It's spreading nationally under Republican and Democrat administrations, but Wisconsin and Ohio are key battleground states. Wisconsin especially - ground zero to save organized labor, on the chopping block to be weakened ahead of eliminating it altogether, returning America to 19th century harshness.
Already a shadow of its peak strength, it's been gravely harmed under corrupted union bosses, betraying rank and file members for power and self-enrichment. Short of real change, working Americans face stiff headwinds for their rights fast eroding.
Nonetheless, Wisconsin public employees show heroic stamina, 17 days after protests began, rallying in cold and snow, sleeping on Capitol floors, staying the course for rights too important to lose, facing off against extremist governance wanting them stripped of everything.
Fascism is rooted in Washington under Democrat and Republican rule, America's one-party system with two wings, each as corrupted as the other supporting money and power, not beneficial social change. It's also virulent in Wisconsin, Ohio, and other states. Merriam-Webster calls it:
"a political philosophy, movement, or regime that exalts nation(s) and often race above the individual and that stands for a centralized autocratic government headed by a dictatorial leader, severe economic and social regimentation, and forcible suppression of opposition."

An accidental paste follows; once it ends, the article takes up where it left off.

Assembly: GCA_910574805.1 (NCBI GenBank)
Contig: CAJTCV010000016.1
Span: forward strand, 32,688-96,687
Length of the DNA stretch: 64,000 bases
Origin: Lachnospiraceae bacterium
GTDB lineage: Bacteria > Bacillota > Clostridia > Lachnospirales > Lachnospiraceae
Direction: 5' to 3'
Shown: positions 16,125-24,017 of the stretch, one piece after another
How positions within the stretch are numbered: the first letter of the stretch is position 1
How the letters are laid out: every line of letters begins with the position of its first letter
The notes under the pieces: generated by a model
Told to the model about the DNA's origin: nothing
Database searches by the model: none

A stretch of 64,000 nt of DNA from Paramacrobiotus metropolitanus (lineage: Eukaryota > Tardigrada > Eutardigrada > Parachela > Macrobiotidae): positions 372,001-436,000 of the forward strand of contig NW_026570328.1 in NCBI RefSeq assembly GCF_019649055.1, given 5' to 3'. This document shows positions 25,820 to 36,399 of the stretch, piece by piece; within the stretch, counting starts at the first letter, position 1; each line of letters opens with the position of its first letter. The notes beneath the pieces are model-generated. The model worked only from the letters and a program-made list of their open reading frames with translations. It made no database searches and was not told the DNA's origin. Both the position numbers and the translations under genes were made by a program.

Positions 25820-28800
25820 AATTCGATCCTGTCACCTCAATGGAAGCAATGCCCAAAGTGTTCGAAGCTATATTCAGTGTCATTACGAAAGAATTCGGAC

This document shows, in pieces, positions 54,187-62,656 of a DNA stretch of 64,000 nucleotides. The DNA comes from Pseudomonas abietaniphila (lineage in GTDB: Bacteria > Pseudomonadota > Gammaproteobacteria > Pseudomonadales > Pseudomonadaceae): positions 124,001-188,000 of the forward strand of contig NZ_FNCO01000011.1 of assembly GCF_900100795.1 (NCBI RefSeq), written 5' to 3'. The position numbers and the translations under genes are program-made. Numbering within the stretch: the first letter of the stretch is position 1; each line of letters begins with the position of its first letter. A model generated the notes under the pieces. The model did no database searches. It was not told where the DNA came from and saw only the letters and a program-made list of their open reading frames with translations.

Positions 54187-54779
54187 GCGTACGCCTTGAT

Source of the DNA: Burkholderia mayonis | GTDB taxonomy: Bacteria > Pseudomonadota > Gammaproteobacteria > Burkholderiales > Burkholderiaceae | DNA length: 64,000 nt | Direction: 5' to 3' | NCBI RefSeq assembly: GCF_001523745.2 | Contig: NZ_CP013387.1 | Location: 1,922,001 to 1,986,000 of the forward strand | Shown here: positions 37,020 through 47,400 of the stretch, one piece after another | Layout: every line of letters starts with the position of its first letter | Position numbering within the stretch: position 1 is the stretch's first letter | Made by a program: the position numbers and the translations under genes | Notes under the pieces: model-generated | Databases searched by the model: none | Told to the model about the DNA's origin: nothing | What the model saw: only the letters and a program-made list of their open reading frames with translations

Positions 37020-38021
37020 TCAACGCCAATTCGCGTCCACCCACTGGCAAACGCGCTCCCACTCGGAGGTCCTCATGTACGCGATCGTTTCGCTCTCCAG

Mussolini endorsed "the Corporative System (that's) destined to become the civilization of the twentieth century."
Hitler in Mein Kampf wrote enthusiastically about the "National Socialist corporative idea."
Others say it incorporates authoritarian rule, revolutionary change, messianic faith, autarky and corporatism. Combined, it represents right-wing extremism, concentrated power, masculinity, force, racial superiority, imperialism, war as a means to spread it, and intolerance of opposition or dissent.
In Wisconsin and Ohio, these elements are deepening under two reactionary Republicans, Scott Walker and John Kasich, neither giving ground in their crusade to destroy unionism and public worker rights in their states.
On March 2, New York Times writer Sabrina Tavernise headlined, "Ohio Senate Approves (Anti-)Union Bill," saying:
By a 17 - 16 vote, six Republicans voting no, Ohio's Senate passed extremist "legislation that (will practically eliminate) collective bargaining rights for public sector workers by banning strikes" and weakening union power overall in labor-government negotiations. Easy House passage is expected.
Kasich not only endorsed it, he played hardball for Senate passage with Republican Tom Niehaus, the chamber's President. Together they perhaps staged an unprecedented political coup by removing two GOP committee dissenters for supportive ones to get a full floor vote for passage.
The bill redefines collective bargaining terms. Wage negotiations are permitted, but not entirely. Disallowed are others for healthcare coverage, pensions and other benefits. Strikes are also prohibited under threat of fines and incarceration. New pay rules will be based on merit, not seniority.